While many proponents of abortion dispute a causal link between abortion and substance abuse, Ney insists that his own experience in successfully treating abortion trauma proves that this connection is far more than a statistical fluke.
“I have treated women with a long history of self-destructive behavior who have only made progress in overcoming these tendencies after they had completed counseling for abortion trauma,” Ney said. “Many other therapists have had the same experience. Consistently good results can only come from the right diagnosis and the right treatment.”
Finland Studies Regarding Suicide and Accidents:
Gissler, M., et. al., “Pregnancy-associated deaths in Finland 1987-1994–definition problems and benefits of record linkage,” Acta Obsetricia et Gynecolgica Scandinavica 76:651-657 (1997).
Gissler, M., et. al., “Suicides After Pregnancy in Finland, 1987-94: Register Linkage Study,” British Medical Journal 313:1431-4 (1996).
See also additional findings confirming Finland Study — Christopher Ll Morgan, et. al.,“Mental health may deteriorate as a direct effect of induced abortion,” letters section, BMJ 314:902, 22 March, 1997.
Fifteen Other Studies Reporting a Significant Association Between Abortion and Substance Abuse:
1. Klassen, A., & Wilsnack, S., “Sexual Experience and Drinking among Women in a U.S. National Survey,” Arch. Sex. Behav., 15(5):363 (1986).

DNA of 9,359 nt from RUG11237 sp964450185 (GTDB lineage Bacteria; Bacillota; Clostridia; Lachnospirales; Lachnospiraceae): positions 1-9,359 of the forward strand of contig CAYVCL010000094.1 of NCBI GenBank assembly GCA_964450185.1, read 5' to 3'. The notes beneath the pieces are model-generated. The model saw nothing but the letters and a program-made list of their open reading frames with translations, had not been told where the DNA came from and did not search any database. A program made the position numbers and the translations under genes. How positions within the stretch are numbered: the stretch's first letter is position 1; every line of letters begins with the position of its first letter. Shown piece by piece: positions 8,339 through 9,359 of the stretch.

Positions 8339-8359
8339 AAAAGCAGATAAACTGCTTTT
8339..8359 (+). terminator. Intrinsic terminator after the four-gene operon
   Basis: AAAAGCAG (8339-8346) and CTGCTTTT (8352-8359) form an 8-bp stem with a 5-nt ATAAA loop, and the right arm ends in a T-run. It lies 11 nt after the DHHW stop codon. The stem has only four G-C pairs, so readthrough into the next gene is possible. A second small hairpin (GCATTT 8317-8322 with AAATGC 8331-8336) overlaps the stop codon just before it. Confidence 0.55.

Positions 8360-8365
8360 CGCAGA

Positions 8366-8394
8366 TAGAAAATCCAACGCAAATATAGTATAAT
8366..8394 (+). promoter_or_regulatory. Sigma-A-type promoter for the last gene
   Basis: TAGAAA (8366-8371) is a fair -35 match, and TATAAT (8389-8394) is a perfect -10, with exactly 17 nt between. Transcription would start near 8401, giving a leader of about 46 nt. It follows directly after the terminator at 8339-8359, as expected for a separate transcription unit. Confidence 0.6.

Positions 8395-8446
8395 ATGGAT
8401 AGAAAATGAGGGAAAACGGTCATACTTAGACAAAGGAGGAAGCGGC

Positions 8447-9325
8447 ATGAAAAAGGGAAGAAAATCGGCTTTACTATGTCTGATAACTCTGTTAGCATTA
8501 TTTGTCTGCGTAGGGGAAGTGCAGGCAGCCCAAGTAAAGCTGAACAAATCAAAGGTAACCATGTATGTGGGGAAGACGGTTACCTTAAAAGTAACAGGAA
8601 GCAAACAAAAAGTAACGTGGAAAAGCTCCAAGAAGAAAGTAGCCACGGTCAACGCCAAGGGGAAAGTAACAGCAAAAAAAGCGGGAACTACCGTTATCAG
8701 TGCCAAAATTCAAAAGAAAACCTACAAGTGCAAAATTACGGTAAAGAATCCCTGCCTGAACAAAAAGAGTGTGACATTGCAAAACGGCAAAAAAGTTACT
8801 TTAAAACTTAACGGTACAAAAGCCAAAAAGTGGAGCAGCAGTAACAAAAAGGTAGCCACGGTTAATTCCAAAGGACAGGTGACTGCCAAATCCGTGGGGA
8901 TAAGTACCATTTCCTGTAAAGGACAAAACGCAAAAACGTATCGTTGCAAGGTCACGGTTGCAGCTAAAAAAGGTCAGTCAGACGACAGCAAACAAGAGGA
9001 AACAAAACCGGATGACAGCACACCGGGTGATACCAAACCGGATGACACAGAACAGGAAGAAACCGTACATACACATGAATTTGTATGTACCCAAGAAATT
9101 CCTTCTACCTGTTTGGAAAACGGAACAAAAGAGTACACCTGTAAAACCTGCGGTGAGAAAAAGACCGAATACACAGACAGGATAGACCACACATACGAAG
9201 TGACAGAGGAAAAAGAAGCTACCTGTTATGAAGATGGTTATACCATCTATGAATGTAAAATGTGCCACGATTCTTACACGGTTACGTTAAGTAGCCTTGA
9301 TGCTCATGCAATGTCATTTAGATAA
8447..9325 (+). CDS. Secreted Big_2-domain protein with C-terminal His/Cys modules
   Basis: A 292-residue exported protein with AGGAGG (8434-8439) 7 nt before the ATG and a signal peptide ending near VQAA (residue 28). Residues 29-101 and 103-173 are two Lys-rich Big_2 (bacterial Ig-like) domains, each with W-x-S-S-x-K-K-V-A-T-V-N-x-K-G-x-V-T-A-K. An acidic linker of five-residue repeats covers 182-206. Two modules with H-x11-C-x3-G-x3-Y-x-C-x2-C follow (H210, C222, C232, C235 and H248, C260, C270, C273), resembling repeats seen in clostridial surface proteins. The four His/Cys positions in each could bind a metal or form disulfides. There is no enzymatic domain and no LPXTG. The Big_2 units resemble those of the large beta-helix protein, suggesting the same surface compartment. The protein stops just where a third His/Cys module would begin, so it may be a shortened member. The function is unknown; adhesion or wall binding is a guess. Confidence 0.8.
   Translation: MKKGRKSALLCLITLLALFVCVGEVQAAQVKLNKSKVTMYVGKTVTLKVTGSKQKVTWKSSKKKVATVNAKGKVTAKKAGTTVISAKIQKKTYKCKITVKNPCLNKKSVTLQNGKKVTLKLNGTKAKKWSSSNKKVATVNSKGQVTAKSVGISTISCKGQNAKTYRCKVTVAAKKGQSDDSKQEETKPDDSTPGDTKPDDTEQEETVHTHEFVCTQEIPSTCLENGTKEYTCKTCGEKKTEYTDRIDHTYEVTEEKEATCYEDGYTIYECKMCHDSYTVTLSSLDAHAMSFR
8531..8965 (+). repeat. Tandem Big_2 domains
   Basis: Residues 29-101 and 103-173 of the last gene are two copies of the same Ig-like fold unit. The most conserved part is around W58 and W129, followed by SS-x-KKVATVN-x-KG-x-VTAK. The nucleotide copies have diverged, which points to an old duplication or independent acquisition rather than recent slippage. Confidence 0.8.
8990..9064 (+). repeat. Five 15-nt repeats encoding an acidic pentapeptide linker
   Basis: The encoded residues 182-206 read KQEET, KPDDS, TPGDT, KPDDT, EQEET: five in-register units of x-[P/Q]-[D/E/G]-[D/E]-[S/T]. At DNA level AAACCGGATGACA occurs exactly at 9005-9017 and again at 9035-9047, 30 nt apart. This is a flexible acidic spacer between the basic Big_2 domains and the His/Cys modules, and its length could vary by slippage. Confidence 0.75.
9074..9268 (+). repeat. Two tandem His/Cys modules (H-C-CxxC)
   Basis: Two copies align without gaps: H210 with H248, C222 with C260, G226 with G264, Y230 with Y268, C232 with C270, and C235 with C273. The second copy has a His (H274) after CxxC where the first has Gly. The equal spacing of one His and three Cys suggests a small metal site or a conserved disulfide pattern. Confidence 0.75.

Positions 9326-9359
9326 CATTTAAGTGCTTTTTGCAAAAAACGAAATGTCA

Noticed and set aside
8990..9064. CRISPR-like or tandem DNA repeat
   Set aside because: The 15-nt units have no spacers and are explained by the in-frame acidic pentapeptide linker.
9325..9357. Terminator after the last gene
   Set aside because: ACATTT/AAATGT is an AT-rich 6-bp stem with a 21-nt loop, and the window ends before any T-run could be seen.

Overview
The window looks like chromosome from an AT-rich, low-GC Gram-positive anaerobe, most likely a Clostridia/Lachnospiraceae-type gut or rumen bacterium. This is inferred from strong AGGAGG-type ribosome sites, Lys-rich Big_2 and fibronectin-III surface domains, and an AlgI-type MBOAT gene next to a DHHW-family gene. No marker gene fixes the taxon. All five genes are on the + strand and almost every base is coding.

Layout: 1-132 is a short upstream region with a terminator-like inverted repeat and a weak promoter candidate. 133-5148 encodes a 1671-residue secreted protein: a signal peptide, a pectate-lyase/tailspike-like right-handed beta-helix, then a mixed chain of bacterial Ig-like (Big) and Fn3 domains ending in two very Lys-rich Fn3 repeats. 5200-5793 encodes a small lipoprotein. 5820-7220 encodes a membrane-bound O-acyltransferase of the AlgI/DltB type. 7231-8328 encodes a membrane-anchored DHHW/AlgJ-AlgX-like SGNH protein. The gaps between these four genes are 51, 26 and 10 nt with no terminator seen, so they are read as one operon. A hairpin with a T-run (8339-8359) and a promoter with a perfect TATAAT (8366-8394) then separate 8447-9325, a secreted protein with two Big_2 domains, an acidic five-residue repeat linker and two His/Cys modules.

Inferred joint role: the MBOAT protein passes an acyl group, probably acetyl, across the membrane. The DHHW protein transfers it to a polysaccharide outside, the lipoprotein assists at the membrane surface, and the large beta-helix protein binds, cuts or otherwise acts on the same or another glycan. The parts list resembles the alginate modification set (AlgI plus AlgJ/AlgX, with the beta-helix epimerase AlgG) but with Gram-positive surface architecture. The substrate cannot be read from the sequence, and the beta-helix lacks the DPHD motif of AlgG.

2. Amaro, H, Zuckerman, B., & Cabral, H., “Drug Use Among Adolescent Mothers: Profile of Risk,” Pediatrics 84:144-150, July 1989.
3. Thomas, T., Tori, C.D., Wile J.R. , & Scheidt, S.D., “Psychosocial Characteristics of Psychiatric Inpatients with Reproductive Losses,” Journal of Health Care for the Poor and Underserved, 7(1):15-23, 1996.
4. Frank, D. A., Zuckerman, B., Amaro, H., et Al., “Cocaine Use During Pregnancy, Prevalence and Correlates,” Pediatrics 82(6):888-895 (1988).
5. Oro, A. S., & Dixon, S. D., “Prenatal Cocaine and Methamphetamine Exposure: Maternal and Neo-natal Correlates,” Pediatrics 111:571-578 (1987).
6. Morrissey, E. & Schuckit, M., “Stressful Life Events and Alcohol Problems among Women Seen at a Detoxication Center” J. Stud. Alcohol 39(9):1559-1576 (1978).
7. Campbell, N., Franco, K., & Jurs, S., “Abortion in adolescence,” Adolescence 23(92):813-823 (1988).
8. Barnard, C., The Long-Term Psychological Effects of Abortion, Institute for Pregnancy Loss, Portsmouth, NH, 1990.
9. Plant, M. Women, Drinking and Pregnancy (London: Tavistock Publications, 1985).
10. Speckhard, A., Psychosocial Stress Following Abortion, (Kansas City, MO: Sheed & Ward, 1987).
11. Houston, H., & Jacobson, L., “Overdose and Termination of Pregnancy: an Important Association?” Br. J. General Practice 46:737-738, Dec. 1996.
12. Keith, L.G., et. al., “Substance Abuse in Pregnant Women: Recent Experience at the Perinatal Center for Chemical Dependence of Northwestern Memorial Hospital” Obstet Gynecol 73:715, 1989.
13. “Prevalence of Illicit Drugs Detected in the Urine of Women of Childbearing Age in Alabama Public Health Clinics,” Public Health Reports 109(4):530, July/Aug 1994.
14. Kuzma, J. & Kissinger, D., “Patterns of Alcohol and Cigarette Use in Pregnancy,” Neurobehavioral Toxicology and Teratology 3:211-221 (1981).
15. Drower, S.A. & Nash, E.S., “Therapeutic Abortion on Psychiatric Grounds” South Africa Medical Journal 54(2):604-608 Oct 7, 1978.